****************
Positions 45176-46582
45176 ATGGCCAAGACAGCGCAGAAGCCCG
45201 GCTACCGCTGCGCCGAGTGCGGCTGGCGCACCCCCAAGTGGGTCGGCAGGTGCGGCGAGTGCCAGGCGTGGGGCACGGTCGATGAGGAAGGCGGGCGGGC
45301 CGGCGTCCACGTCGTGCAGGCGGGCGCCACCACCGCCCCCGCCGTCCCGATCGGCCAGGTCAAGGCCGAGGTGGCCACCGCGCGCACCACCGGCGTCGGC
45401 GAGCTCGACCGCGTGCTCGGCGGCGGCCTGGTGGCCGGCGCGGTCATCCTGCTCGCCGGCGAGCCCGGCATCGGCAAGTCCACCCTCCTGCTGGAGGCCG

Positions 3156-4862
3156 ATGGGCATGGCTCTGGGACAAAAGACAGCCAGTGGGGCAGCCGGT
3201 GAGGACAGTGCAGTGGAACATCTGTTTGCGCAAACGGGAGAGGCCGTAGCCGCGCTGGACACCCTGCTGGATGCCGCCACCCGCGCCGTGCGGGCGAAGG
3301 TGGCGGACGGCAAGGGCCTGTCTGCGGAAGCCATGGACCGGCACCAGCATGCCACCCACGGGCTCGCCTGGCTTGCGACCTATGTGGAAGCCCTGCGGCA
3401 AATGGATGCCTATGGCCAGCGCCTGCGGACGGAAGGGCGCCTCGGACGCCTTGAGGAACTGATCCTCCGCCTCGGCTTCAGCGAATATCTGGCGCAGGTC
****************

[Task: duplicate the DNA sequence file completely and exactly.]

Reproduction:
Positions 45176-46582
45176 ATGGCCAAGACAGCGCAGAAGCCCG
45201 GCTACCGCTGCGCCGAGTGCGGCTGGCGCACCCCCAAGTGGGTCGGCAGGTGCGGCGAGTGCCAGGCGTGGGGCACGGTCGATGAGGAAGGCGGGCGGGC
45301 CGGCGTCCACGTCGTGCAGGCGGGCGCCACCACCGCCCCCGCCGTCCCGATCGGCCAGGTCAAGGCCGAGGTGGCCACCGCGCGCACCACCGGCGTCGGC
45401 GAGCTCGACCGCGTGCTCGGCGGCGGCCTGGTGGCCGGCGCGGTCATCCTGCTCGCCGGCGAGCCCGGCATCGGCAAGTCCACCCTCCTGCTGGAGGCCG

Positions 3156-4862
3156 ATGGGCATGGCTCTGGGACAAAAGACAGCCAGTGGGGCAGCCGGT
3201 GAGGACAGTGCAGTGGAACATCTGTTTGCGCAAACGGGAGAGGCCGTAGCCGCGCTGGACACCCTGCTGGATGCCGCCACCCGCGCCGTGCGGGCGAAGG
3301 TGGCGGACGGCAAGGGCCTGTCTGCGGAAGCCATGGACCGGCACCAGCATGCCACCCACGGGCTCGCCTGGCTTGCGACCTATGTGGAAGCCCTGCGGCA
3401 AATGGATGCCTATGGCCAGCGCCTGCGGACGGAAGGGCGCCTCGGACGCCTTGAGGAACTGATCCTCCGCCTCGGCTTCAGCGAATATCTGGCGCAGGTC